Our Opinion: 2024

Japan is back in fashion

Not since the Berlin Wall fell has the Nikkei been this high. Japan’s Nikkei 225 stock index has finally surpassed its December 1989 record peak, breaking through the 39,000-point barrier. The land of the rising sun is suddenly in vogue as an investment hotspot.

Much has changed in the 34 years since the Nikkei last traded at these levels. Back in 1989, Japan was feeling hubristic. Its leading tech firms were churning out Gameboys and chunky computers. Japanese equities then accounted for nearly 40% of global stock markets, dwarfing the US.

A whole generation of investors were scarred by the brutal sell-off that followed. Stagnation persisted for decades; the Nikkei only finally bottomed out in 2009 during the global financial crisis. Reforms initiated by prime minister Shinzo Abe in the early 2010s initiated a slow but steady recovery. Now the Nikkei is finally back, gaining more than 17% already this year to make it the world’s best-performing major index. Psychologically, it is a huge moment” for Japanese investors.

By 2022 Japan’s share of the global equities’ universe had shrunk to a just 6.3%, with the US dominant at 58%. It has been a gruelling climb back – since 1990, there have been six big rallies in Tokyo, all of which ultimately fizzled out. Some analysts caution that the local market may again be running ahead of economic fundamentals: Japan slipped into recession at the end of last year and recently ceded the title of world’s third-biggest economy to Germany. Yet it is this very lack of exuberance that suggests the market is not overheating and that the rally still has room to run.

Although widely cited in the media, the Nikkei is a deeply “lawed measure of the health of Japan’s stock market. Much like America’s similarly outdated Dow Jones, it weights higher priced stocks more heavily than lower priced ones. That’s silly because the price of a stock is an arbitrary result of how many shares the company chooses to issue”. The Topix, a more accurate measure of corporate Japan that weights by market capitalisation, is actually still more than 8% below its December 1989 peak.

Index numbers also fail to reflect the compounding impact of dividends: a Japanese investor who invested everything at the very top of the 1989 bubble would have regained all their losses by March 2021 through dividend reinvestment (though that is still an extraordinarily long wait). For all that, the Nikkei’s long stagnation has been a psychological cloud weighing on sentiment in Tokyo. Now, finally, the cloud has lifted.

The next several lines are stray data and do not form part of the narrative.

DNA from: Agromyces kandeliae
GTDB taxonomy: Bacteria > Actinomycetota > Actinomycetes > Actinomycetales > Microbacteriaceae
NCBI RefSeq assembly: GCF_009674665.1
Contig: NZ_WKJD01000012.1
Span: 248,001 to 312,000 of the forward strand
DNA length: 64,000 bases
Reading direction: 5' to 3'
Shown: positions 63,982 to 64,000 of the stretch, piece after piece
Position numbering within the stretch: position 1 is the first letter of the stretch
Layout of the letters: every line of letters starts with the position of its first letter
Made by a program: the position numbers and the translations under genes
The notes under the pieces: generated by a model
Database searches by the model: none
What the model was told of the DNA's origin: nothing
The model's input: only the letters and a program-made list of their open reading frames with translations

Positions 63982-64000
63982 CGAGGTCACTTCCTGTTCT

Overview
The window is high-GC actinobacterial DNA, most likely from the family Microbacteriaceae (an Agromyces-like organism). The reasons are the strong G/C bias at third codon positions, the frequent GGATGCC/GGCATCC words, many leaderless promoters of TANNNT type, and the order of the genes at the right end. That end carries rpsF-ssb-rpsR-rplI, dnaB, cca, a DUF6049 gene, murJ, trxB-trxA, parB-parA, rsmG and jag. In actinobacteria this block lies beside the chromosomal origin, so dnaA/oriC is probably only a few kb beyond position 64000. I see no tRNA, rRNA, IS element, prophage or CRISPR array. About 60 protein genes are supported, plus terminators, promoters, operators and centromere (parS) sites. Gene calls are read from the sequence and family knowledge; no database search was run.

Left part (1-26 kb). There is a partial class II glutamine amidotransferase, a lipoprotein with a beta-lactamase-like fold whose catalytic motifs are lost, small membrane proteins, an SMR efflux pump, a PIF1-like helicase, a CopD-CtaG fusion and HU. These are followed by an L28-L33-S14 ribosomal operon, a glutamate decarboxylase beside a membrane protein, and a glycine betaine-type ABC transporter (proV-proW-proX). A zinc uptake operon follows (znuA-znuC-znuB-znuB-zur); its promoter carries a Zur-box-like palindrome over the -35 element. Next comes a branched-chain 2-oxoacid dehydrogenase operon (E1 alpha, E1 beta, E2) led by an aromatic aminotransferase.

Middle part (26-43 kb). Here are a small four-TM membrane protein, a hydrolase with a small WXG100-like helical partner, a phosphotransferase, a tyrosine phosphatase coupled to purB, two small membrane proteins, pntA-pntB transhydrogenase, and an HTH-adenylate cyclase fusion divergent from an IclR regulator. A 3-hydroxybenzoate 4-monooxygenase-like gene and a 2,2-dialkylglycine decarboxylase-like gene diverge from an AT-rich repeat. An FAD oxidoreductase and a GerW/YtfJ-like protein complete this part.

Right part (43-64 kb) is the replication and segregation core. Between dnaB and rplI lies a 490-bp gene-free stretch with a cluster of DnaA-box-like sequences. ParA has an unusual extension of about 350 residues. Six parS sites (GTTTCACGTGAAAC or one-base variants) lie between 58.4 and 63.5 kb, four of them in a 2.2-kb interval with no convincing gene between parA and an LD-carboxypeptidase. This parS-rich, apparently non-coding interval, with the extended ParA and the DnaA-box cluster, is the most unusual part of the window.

The Nikkei has been soaring for a while. It was Asia’s best-performer last year, with a 28% gain. The rally has been driven by stronger corporate earnings and an influx of foreign investment, which is looking for an alternative to China’s depressed markets in Asia. Above all, Japan’s rally has been propelled by a weak yen, which boosts Japan’s major industrial export firms. The yen fell 8% against the US dollar last year and is already off another 6% against the greenback in 2024.

The yen has also lost ground against the pound. As a result, the Nikkei still trades a fraction below the peak it set three years ago in sterling terms, much to the annoyance of British investors. The Yen’s weakness has been driven by interest-rate differentials. Japanese interest rates are still below zero, even as other major central banks have hiked rates, prompting investors to sell yen in favour of better yields in other currencies. Yet with Japan considering tighter policy and rate cuts expected soon in the US and UK, those differentials seem poised to close.

It thus looks increasingly likely that the yen will strengthen soon. That is dangerous for the Nikkei since the weak yen has been one of the main props of this equity rally. Yet continued improvements in corporate-governance reform should help support future returns.

The reform story isn’t finished yet Japanese corporate management has historically earnt a reputation for hoarding cash and putting shareholder returns at the bottom of the priority list. Cross-shareholdings helped insulate underperforming managers from market scrutiny. Yet reforms are slowly bringing boardroom culture in line with global norms.

Japan’s stock market recently implemented changes to penalise firms that fail to improve profitability, shareholder returns and valuations, says the Taking Stock column in Investors’ Chronicle. There are already signs of progress: dividends from Japanese firms look set to hit ¥15.2trn (£79bn) in the current fiscal year, which would be the third consecutive annual record.

Despite the progress, Japanese companies still return a much smaller share of net income to shareholders than their European and American counterparts, and roughly 40% of Tokyo’s prime stocks still trade at a discount to book value. There is much room for improvement, so it’s not too late to reap the benefits of Tokyo’s corporate-governance reforms.

25th March 2024